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Scientific Objectives Of The U.S. CMS Operations Program

A fundamental mystery of elementary particle physics relates to the understanding of the mechanism that generates the masses of the W and Z gauge bosons and of quarks and leptons. Current experimental results and theoretical analysis points to the mass and energy range between 100 and 1000 GeV (1 TeV) for this mechanism. The Large Hadron Collider currently nearing completion at CERN, near Geneva, Switzerland, will collide protons against protons every 25 ns with a center-of-mass energy of 14 TeV and a design luminosity of 1034 cm-2 s-1. The LHC provides the collisions whose study will enable high energy physicists to confront this puzzle and to solve it.

The US CMS Collaboration participates in the operation of the Compact Muon Solenoid (CMS) experiment, one of two large experiments designed to study this problem at the LHC. To enable studies of rare phenomena at the TeV scale, CMS is designed to operate at the full luminosity of 1034 cm-2 s-1 provided by the LHC. The physics program includes the study of electroweak symmetry breaking, investigation of the properties of the top quark, searches for new heavy gauge bosons, probing quark and lepton substructure, looking for supersymmetry, and exploring for other new phenomena.

The detector was designed to fully utilize the high luminosity so that detailed studies of rare phenomena can be carried out. While the primary goal of the experiment is to determine the mechanism of electroweak symmetry breaking via the detection of Higgs bosons, the new energy regime will also offer new opportunities. The detector was designed to be sufficiently versatile to detect and identify the final state products from a great variety of processes. In particular, it is capable of reconstructing the momenta and directions of quarks and gluons (hadronic jets, tagged by their flavors where possible), taus, photons, electrons, and muons and is sensitive to energy carried off by weakly interacting particles such as neutrinos that cannot be directly detected.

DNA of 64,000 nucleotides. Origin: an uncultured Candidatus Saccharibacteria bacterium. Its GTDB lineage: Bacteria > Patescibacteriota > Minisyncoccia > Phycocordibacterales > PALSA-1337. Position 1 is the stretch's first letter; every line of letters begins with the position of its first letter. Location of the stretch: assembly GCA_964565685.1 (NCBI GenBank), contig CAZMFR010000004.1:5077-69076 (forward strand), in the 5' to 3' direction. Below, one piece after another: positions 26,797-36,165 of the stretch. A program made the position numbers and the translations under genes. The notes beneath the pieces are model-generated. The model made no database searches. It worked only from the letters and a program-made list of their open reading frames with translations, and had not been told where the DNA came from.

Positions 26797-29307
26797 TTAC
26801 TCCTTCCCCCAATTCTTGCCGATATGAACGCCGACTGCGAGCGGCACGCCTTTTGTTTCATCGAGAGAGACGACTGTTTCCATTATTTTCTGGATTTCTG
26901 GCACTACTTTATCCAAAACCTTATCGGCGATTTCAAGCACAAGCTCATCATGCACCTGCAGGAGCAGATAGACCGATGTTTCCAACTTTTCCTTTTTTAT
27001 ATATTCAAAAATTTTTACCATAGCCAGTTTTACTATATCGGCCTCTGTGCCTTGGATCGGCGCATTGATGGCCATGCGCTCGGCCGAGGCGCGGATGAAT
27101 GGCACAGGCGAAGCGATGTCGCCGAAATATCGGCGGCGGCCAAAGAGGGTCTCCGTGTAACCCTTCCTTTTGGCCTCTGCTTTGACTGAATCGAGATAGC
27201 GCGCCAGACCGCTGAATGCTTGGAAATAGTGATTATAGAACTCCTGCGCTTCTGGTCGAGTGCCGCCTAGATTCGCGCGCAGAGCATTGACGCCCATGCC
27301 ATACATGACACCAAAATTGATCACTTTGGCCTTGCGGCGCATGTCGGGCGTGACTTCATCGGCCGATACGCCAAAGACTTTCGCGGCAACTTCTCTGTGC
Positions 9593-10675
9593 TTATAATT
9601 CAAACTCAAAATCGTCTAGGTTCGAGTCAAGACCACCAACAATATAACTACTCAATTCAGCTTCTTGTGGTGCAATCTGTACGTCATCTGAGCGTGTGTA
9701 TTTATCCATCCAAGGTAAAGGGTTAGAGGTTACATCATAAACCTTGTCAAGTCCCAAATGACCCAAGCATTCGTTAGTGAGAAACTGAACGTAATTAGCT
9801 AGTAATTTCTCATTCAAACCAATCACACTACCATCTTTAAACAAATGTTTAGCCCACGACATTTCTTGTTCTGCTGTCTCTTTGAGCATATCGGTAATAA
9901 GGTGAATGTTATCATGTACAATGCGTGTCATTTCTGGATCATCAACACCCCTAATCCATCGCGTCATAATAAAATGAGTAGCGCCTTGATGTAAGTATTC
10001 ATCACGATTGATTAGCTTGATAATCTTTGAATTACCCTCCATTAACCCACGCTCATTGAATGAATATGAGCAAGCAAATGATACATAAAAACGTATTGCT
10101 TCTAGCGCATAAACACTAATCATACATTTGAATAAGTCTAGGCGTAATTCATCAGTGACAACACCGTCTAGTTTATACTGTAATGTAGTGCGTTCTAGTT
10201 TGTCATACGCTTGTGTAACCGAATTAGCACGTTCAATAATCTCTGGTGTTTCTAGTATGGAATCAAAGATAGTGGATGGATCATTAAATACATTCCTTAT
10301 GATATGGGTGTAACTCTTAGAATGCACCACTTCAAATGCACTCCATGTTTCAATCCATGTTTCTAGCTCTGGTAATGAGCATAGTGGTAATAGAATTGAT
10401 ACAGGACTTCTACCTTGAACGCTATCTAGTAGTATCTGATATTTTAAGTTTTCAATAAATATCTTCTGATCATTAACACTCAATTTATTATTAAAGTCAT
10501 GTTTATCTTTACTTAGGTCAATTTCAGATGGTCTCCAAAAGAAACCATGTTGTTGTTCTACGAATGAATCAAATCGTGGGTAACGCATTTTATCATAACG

Technical Requirements of CMS

The CMS detector is designed to perform a comprehensive study of the source of electroweak symmetry breaking. It is expected to operate for twenty or more years, with appropriate upgrades, at the CERN LHC, observing collisions of protons, and recording more than 109 events per year. The critical objectives to achieve these goals are:

  • Excellent muon identification capability and momentum resolution.
  • Efficient tagging of b-decays and t-jets.
  • Excellent photon and electron identification capability, as well as energy and directional resolution.
  • Hermetic calorimetry coverage to allow accurate measurement of direction and magnitude of energy flow, and excellent reconstruction of missing transverse momentum.
  • Efficient charged particle track reconstruction and good momentum resolution.
  • Well-understood trigger and data acquisition systems to go from 1 GHz raw interaction rate to ~100 Hz readout rate without significant loss of interesting signals.
  • Massive amounts of computing.
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